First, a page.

The objective of this study was to describe the patient population of dogs with cranial cruciate ligament (CrCL) deficiency that were prescribed a stifle orthosis.
Even though radiography is one of the most frequently used imaging techniques for orthopaedic disorders, it has been demonstrated that the interpretation can vary between assessors. As such, the purpose of this study was to examine the intraobserver and interobserver agreement and the influence of level of expertise on the interpretation of radiographs of the stifle in dogs with and without cranial cruciate ligament rupture (CCLR).
OBJECTIVE: To compare pelvic limb joint kinematics and temporal gait characteristics during land-based and aquatic-based treadmill walking in dogs that have undergone surgical stabilisation for cranial cruciate ligament deficiency.
OBJECTIVE: To describe a technique and normal findings for arthroscopy of the stifle in rabbits.
STUDY DESIGN: Cadaver study.
ANIMALS: Twenty cadaveric stifles from New Zealand White rabbits were examined.
METHODS: The arthroscope was placed through a medial portal, and instrument portals were created on the lateral aspect of the joint. The same portals were used for examination of the entire joint and palpation of structures with a probe.
OBJECTIVE: To describe a new technique to control intraoperative hemorrhage during tibial plateau leveling osteotomy (TPLO) and report subsequent short-term and long-term complications.
STUDY DESIGN: Retrospective case series.
ANIMALS: Nine dogs with arterial hemorrhage during TPLO.
OBJECTIVE: To describe and report the outcomes of a novel modified Maquet-tibial tuberosity advancement (mTTA) technique in dogs with naturally occurring cranial cruciate ligament (CCL) rupture, compared to a traditional tibial tuberosity advancement (tTTA) technique.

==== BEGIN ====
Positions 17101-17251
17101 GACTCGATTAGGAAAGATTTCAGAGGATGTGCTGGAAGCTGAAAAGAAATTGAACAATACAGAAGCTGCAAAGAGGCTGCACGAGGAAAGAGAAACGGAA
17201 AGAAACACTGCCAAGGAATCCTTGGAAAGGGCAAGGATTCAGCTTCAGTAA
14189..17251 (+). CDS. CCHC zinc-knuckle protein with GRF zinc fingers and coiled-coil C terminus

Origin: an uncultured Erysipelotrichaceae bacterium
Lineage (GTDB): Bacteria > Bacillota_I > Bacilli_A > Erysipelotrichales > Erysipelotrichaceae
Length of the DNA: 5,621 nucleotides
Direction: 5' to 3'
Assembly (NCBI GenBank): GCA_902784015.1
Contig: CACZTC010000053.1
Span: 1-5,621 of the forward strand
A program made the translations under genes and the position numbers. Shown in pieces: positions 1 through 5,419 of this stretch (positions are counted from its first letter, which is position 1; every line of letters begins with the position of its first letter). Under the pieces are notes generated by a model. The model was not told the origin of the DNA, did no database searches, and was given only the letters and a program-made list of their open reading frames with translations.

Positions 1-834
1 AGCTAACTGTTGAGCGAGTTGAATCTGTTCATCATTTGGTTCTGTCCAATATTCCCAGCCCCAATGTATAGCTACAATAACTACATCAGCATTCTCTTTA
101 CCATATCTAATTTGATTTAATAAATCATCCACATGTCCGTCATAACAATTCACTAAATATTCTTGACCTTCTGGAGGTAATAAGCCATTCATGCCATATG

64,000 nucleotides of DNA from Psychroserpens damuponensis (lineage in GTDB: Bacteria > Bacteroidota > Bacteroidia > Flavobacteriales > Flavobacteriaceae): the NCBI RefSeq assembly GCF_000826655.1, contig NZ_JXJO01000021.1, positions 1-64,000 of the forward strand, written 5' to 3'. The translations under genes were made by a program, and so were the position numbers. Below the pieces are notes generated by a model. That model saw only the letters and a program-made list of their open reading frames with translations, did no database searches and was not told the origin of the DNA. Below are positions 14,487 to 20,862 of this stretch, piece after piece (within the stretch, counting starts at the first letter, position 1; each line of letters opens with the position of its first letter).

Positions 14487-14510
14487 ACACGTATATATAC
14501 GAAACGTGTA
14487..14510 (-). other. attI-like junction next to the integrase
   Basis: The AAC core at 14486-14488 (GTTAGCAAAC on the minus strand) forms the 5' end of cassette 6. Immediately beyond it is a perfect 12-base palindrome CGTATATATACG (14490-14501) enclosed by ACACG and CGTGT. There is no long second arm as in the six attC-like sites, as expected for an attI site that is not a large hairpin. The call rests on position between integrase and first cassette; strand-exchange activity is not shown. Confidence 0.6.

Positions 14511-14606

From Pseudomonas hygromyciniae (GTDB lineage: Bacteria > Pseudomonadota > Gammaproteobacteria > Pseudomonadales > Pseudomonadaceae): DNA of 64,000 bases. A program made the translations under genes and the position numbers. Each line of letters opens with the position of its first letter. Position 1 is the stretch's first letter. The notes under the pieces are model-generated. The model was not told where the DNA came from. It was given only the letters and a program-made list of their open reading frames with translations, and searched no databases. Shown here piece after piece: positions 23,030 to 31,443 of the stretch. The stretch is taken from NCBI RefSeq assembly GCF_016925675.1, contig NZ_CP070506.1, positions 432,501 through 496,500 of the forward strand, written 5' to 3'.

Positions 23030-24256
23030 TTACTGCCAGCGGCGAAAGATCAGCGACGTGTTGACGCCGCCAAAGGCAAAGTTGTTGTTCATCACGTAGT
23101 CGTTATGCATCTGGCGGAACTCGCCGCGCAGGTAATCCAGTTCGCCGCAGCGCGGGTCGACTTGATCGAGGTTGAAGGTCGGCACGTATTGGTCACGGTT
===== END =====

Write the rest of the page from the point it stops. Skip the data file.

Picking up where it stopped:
STUDY DESIGN: Descriptive report and retrospective clinical cohort study.
SAMPLE POPULATION: Dogs (n = 70) treated via tibial tuberosity advancement (TTA).
OBJECTIVE: To identify risk factors for tibial damage associated with the modified Maquet technique (MMT) in dogs with cranial cruciate ligament (CCL) disease.
STUDY DESIGN: Retrospective study.
SAMPLE POPULATION: One hundred and seventy-four stifles from 147 client-owned dogs.
Canine cranial cruciate ligament rupture is often bilateral and asymmetrical, ranging from partial to complete rupture. The purpose of our diagnostic accuracy study was to assess the accuracy of 3 Tesla magnetic resonance imaging (MRI) detection of fiber loss and use of a visual analog scale in the diagnosis of complete versus partial cranial cruciate ligament rupture in 28 clinical dogs with unilateral complete rupture and contralateral partial rupture.
OBJECTIVE: To describe the arthroscopic appearance of intra-articular structures mid-term (9 months) and long-term (>12 months) after CORA-based leveling osteotomy (CBLO).
STUDY DESIGN: Case series.
ANIMALS: Dogs (n = 41) with second-look arthroscopy of the stifle after CBLO for treatment of a cranial cruciate ligament (CCL) deficiency. Both stifles were re-evaluated (stifles n = 42) in 1 dog.